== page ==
In my previous post I ended it by asking; Having replaced the Tableau Data Extract with a live connection to Apache Spark, how does it perform? we now proceed with the verdict: – Tableau Data Extract vs Apache Spark

The verdict: Tableau Data Extract vs Apache Spark

…and here is the answer…

Not that well.

One of the great things about Spark is its user interface. Travelling to localhost:4040 as we make selections around the dashboard will allow us to get an in-depth view of what’s going on. Let’s look at 3 stages of a job which were run as a view was being rendered in Tableau.

Spark split up the work of the job into three stages. Because of the way that Spark needed to process the data, these stages could not have been merged into any smaller number of stages. Spark finds what work can be done at the same time and what work needs to be done sequentially, and makes stages around that schedule.

Spark Job details - Tableau Data Extract vs Apache Spark

Stage 1

Spark Stage 1 - Tableau Data Extract vs Apache Spark

Stage 2

Spark Stage 2 - Tableau Data Extract vs Apache Spark

Stage 3Spark Stage 3 - Tableau Data Extract vs Apache Spark

We can see the four cores in each of the executors completing individual tasks as part of each stage. You can see that in all the stages, apart from the first stage, each of the 8 cores is constantly working. When one core has finished the task that it has been processing, it takes the next task and starts working again. Only in the first stage, can we see that one core is taken up by an unusually large amount of work. This core keeps working well after the others have finished. We can also see that this core is spending all its time in ‘Executor Computing’, via the colour legend. This might lead us to believe that there is something about the count distinct operation from Tableau which we are trying to do, that cannot be done across multiple cores.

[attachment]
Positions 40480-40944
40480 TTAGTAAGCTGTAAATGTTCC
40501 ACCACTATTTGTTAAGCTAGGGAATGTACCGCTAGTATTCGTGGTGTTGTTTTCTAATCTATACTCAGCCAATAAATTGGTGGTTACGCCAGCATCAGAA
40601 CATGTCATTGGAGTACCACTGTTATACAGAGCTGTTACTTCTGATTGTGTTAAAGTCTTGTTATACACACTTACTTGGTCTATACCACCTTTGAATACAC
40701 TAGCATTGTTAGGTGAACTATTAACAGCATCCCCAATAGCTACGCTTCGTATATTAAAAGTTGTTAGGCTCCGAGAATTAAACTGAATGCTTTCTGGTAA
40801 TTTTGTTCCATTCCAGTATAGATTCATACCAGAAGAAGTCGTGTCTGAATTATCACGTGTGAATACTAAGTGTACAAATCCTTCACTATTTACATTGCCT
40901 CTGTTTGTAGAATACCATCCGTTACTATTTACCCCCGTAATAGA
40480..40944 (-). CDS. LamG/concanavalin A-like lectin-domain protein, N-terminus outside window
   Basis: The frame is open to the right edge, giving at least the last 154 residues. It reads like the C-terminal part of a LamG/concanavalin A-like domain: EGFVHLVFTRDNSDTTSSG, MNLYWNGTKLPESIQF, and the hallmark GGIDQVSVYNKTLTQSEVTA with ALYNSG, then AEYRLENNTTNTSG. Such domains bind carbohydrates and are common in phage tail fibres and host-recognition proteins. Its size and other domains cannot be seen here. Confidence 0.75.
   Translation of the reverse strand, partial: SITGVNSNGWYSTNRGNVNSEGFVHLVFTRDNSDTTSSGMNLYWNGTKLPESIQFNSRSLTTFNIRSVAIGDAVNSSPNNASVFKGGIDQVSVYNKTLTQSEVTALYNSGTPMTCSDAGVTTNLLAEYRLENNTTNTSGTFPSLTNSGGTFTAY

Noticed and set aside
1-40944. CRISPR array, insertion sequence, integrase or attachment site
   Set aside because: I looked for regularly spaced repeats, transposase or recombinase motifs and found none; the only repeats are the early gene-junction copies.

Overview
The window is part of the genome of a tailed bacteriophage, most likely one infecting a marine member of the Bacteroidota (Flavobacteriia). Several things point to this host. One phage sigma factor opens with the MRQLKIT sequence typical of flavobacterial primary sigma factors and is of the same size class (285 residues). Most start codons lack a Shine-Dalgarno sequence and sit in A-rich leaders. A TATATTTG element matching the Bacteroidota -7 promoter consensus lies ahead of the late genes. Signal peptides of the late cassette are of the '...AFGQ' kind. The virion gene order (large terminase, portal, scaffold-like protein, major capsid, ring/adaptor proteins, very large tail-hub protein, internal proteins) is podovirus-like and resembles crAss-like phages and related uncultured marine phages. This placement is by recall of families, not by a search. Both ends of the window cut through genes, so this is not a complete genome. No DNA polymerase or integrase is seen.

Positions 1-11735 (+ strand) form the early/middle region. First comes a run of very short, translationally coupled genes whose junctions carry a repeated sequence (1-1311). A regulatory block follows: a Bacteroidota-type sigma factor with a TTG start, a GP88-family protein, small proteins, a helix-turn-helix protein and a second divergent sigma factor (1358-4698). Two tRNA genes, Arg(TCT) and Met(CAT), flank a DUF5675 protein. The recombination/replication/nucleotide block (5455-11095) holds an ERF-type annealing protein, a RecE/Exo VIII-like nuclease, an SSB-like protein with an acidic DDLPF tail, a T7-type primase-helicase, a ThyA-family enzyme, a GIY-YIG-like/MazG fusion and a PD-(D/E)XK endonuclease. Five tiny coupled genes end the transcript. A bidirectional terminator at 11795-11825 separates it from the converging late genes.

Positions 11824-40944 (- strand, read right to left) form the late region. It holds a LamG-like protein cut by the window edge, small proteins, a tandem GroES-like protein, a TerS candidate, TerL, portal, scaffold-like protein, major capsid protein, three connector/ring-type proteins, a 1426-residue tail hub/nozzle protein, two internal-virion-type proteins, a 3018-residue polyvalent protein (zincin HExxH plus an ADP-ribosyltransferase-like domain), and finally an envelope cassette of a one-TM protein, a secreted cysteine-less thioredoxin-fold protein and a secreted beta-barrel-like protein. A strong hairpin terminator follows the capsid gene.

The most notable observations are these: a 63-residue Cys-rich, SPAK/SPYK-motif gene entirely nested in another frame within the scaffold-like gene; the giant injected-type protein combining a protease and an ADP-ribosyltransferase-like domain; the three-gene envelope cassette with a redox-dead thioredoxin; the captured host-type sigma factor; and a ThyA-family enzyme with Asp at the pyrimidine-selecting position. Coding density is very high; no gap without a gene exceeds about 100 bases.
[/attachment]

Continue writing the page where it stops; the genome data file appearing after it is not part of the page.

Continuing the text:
In the second stage, there are many smaller tasks to be completed. The first and most obvious thing about the tasks being completed here is that computing the results which we are looking for is not what is taking the most amount of time. Most of the time is taken up by ‘Shuffle Write Time’. If we look at the third stage, a similar pattern. There are many smaller tasks but most of the time is taken up by ‘Shuffle Read Time’. It’s important to note that the number one recommendation for improving the performance of Spark jobs is to reduce shuffle time. So, what is shuffle read / write time?

Shuffle happens within Spark after certain operations which require data to be moved from one executor or node to another, or from operations such as ReducebyKey and GroupbyKey which require the redistribution of data. There is no doubt that the Tableau view which we are looking to render is doing this as we are looking to count the distinct number of one group by another group. So, it’s perhaps unavoidable.

The Conclusion of Tableau Data Extract vs Apache Spark

In total, to render one view in Tableau using Count Distinct across millions of rows took over 2 minutes on my laptop. This is much worse performance than a normal Tableau extract.

Spark is considered a high-latency piece of software. This means that it has a high overhead regardless of the operation which you are trying to perform. Spark is not built to be used as an interactive query engine. Spark is made for large scale batch processing where it performs very well in distributed environments. The fact that you will not get Spark to respond in milliseconds does not matter for those jobs.